Is it worth keeping database in a remote path separate from running app?

Hello, I wish to self-host a blog using the Ghost framework on AWS, and I have a question before installation:
Does it make sense that I configure the Sqlite3 DB of Ghost to sit on a remote path in an S3 bucket, so that it will not reside in the same machine which runs Ghost? I am asking this from a “safety of data” perspective, if you believe it makes sense that the DB is kept in another environment than the app itself. Or would this just be too much hassle for nothing.

And a second question, while we’re at it: is there any downside on keeping database to sqlite3 or is it definitely recomended to switch to MySQL ? Is there a certain number of posts that this transition should be considered after?

Many thanks,
Best regards,

Hey @Andrei_C :wave:

Since the sqlite database should always be writable, there won’t be much of a security benefit from isolating the database. If you do decide to use s3, don’t forget to make the bucket private :wink:

The downsides to running sqlite3 is it’s not as performant as MySQL, but it is quite performant. The Core team tries to ensure 1:1 compatibility between MySQL and SQLite, but sqlite does have a variable limit (of 999) that has been worked-around multiple times.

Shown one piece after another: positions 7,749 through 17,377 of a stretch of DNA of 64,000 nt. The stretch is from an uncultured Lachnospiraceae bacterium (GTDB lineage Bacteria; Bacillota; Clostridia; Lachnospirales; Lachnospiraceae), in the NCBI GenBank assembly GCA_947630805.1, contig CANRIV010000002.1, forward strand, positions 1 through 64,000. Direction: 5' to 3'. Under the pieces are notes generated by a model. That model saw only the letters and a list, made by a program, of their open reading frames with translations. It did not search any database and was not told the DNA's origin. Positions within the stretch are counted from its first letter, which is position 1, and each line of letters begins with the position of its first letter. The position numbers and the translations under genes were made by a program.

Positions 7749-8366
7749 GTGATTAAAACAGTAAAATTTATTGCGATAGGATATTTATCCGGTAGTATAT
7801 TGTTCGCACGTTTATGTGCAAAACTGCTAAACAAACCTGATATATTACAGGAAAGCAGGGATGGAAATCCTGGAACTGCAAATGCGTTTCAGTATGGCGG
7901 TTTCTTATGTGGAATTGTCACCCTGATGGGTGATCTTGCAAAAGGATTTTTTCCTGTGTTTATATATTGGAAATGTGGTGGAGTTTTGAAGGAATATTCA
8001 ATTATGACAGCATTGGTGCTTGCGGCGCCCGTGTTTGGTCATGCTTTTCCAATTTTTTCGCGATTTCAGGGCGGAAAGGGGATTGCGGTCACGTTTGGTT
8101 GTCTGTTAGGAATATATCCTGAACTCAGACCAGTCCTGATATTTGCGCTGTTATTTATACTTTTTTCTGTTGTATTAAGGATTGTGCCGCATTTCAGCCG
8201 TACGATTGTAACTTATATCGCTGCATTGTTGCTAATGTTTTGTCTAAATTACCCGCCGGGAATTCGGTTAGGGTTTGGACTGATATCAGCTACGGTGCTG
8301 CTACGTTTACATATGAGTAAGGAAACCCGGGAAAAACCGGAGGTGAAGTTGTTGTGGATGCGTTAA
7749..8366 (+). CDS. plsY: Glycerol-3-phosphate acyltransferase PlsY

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Thank you, though I am not sure what 999 variables refers to. More questions pls :slight_smile:

  1. is it possible to use sqlite3 in production mode, and
  2. is there a hard limit of any type when using sqlite3 (limited post count / limited database size / etc), because for financial reasons I would rather not use MySql in the first stages of the blog, as adding a MySql DB on aws adds the the monthly cost.
  3. if I go the sqlite3 route, is it possible to later migrate everything hassle free to MySql?
  1. Yes, many people (including most of the self-hosted Docker community) use sqlite
  2. The limits of sqlite won’t be a problem for small to medium sized blogs
  3. Yes. You can do this either through the database layer, or through Ghost

As an aside, how are you running Ghost in AWS?

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Thank you very much! That’s great to know. Will start with filesystem for now on a private s3 path and will migrate later.
How I run, well I use AWS Lightsail and I saw that you can choose a predefined Bitnami Ghost image there, but actually I will use a nodejs ubuntu image because I want to configure a different path and learn the ghost CLI and such.